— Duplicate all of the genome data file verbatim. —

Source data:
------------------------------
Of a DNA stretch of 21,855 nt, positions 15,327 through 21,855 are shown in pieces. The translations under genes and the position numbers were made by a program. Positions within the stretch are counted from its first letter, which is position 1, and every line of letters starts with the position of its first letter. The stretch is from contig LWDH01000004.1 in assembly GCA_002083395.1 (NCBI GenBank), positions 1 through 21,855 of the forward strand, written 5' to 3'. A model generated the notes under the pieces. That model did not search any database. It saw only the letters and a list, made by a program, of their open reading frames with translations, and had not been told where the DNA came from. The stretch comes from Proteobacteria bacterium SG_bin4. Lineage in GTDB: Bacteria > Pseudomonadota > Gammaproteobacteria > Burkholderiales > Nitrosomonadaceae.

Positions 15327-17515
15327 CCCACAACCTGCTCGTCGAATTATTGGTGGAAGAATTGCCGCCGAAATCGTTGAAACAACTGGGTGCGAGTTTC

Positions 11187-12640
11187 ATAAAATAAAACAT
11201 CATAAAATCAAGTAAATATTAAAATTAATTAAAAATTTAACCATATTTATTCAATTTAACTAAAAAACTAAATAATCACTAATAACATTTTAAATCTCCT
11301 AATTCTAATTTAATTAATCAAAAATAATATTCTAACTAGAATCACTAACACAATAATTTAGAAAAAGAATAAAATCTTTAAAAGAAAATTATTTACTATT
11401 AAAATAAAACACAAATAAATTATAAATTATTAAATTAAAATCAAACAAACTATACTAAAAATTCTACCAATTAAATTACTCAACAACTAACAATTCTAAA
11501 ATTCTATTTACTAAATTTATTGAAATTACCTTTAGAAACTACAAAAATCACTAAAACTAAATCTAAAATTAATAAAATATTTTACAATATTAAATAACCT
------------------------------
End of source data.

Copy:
Of a DNA stretch of 21,855 nt, positions 15,327 through 21,855 are shown in pieces. The translations under genes and the position numbers were made by a program. Positions within the stretch are counted from its first letter, which is position 1, and every line of letters starts with the position of its first letter. The stretch is from contig LWDH01000004.1 in assembly GCA_002083395.1 (NCBI GenBank), positions 1 through 21,855 of the forward strand, written 5' to 3'. A model generated the notes under the pieces. That model did not search any database. It saw only the letters and a list, made by a program, of their open reading frames with translations, and had not been told where the DNA came from. The stretch comes from Proteobacteria bacterium SG_bin4. Lineage in GTDB: Bacteria > Pseudomonadota > Gammaproteobacteria > Burkholderiales > Nitrosomonadaceae.

Positions 15327-17515
15327 CCCACAACCTGCTCGTCGAATTATTGGTGGAAGAATTGCCGCCGAAATCGTTGAAACAACTGGGTGCGAGTTTC

Positions 11187-12640
11187 ATAAAATAAAACAT
11201 CATAAAATCAAGTAAATATTAAAATTAATTAAAAATTTAACCATATTTATTCAATTTAACTAAAAAACTAAATAATCACTAATAACATTTTAAATCTCCT
11301 AATTCTAATTTAATTAATCAAAAATAATATTCTAACTAGAATCACTAACACAATAATTTAGAAAAAGAATAAAATCTTTAAAAGAAAATTATTTACTATT
11401 AAAATAAAACACAAATAAATTATAAATTATTAAATTAAAATCAAACAAACTATACTAAAAATTCTACCAATTAAATTACTCAACAACTAACAATTCTAAA
11501 ATTCTATTTACTAAATTTATTGAAATTACCTTTAGAAACTACAAAAATCACTAAAACTAAATCTAAAATTAATAAAATATTTTACAATATTAAATAACCT